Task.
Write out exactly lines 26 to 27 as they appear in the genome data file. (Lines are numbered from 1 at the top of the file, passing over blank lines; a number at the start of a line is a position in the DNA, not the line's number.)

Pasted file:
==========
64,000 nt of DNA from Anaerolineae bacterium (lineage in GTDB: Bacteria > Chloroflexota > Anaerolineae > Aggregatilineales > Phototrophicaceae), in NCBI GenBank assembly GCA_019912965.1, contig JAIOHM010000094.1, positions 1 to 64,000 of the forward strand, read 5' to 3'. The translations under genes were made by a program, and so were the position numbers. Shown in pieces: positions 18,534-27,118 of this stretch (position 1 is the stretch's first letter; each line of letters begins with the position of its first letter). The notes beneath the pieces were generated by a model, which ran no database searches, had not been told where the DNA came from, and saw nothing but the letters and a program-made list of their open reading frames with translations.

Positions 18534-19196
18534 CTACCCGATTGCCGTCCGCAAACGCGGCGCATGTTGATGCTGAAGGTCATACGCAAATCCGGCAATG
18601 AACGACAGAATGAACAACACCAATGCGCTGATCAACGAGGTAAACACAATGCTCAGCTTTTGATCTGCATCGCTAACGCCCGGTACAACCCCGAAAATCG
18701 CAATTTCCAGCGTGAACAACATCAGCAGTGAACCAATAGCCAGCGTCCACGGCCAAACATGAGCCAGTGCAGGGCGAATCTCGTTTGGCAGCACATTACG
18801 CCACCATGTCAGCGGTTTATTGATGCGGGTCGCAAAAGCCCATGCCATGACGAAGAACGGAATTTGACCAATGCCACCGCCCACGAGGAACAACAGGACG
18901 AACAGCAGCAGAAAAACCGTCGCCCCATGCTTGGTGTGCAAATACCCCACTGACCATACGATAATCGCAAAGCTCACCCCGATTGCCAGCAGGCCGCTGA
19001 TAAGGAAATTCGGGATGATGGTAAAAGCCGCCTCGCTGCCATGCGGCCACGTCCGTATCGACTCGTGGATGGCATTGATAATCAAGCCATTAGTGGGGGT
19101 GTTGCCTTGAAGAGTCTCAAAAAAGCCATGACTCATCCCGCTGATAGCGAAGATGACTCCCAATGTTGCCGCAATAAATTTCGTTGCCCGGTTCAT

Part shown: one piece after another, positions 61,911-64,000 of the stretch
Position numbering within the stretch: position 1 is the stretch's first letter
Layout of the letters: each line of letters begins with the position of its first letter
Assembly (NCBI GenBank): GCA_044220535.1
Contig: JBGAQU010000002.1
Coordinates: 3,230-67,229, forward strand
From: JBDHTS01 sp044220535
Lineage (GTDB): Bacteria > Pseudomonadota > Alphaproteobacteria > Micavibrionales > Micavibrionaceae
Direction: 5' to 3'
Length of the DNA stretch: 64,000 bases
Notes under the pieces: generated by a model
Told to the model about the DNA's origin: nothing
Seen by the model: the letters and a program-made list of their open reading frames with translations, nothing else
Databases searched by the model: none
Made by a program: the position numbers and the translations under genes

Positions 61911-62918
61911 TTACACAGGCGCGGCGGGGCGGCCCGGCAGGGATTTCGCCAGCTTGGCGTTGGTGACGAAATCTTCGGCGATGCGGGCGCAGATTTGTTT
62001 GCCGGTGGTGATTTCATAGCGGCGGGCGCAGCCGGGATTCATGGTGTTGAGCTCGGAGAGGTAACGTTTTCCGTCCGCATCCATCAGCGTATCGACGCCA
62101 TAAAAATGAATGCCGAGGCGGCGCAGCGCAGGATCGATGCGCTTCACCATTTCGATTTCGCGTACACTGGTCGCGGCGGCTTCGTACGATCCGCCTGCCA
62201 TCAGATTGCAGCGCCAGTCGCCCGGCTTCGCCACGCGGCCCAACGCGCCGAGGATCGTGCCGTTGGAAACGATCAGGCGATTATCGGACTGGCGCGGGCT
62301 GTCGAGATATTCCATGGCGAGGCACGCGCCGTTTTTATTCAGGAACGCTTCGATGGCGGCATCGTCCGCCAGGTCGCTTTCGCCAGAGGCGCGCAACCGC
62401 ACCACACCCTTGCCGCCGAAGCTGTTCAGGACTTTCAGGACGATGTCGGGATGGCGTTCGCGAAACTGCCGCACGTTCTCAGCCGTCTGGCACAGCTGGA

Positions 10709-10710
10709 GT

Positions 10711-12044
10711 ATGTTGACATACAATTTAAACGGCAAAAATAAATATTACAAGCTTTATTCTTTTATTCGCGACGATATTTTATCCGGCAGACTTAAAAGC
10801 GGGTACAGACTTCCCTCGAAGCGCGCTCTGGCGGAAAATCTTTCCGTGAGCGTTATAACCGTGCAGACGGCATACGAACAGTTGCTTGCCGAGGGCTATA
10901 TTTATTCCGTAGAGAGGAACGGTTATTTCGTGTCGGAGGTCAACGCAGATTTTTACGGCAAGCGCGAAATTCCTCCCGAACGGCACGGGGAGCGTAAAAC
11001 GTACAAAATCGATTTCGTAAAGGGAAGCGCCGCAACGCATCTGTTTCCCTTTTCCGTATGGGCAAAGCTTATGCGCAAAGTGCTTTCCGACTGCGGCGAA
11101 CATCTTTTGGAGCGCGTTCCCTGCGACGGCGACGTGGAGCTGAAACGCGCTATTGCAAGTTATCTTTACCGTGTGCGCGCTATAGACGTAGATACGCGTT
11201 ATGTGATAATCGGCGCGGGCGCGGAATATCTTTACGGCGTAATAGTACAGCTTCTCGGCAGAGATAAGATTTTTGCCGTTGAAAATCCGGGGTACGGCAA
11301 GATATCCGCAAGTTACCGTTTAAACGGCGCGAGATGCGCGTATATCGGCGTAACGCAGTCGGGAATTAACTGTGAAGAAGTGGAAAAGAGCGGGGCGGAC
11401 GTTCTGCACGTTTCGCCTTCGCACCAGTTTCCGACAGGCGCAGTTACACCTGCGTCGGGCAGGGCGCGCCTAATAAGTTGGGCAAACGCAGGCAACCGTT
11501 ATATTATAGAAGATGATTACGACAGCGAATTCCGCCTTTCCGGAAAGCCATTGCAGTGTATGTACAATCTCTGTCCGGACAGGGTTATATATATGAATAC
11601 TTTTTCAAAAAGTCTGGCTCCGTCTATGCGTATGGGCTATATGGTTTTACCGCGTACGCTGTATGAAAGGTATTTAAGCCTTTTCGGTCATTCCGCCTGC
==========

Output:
61911 TTACACAGGCGCGGCGGGGCGGCCCGGCAGGGATTTCGCCAGCTTGGCGTTGGTGACGAAATCTTCGGCGATGCGGGCGCAGATTTGTTT
62001 GCCGGTGGTGATTTCATAGCGGCGGGCGCAGCCGGGATTCATGGTGTTGAGCTCGGAGAGGTAACGTTTTCCGTCCGCATCCATCAGCGTATCGACGCCA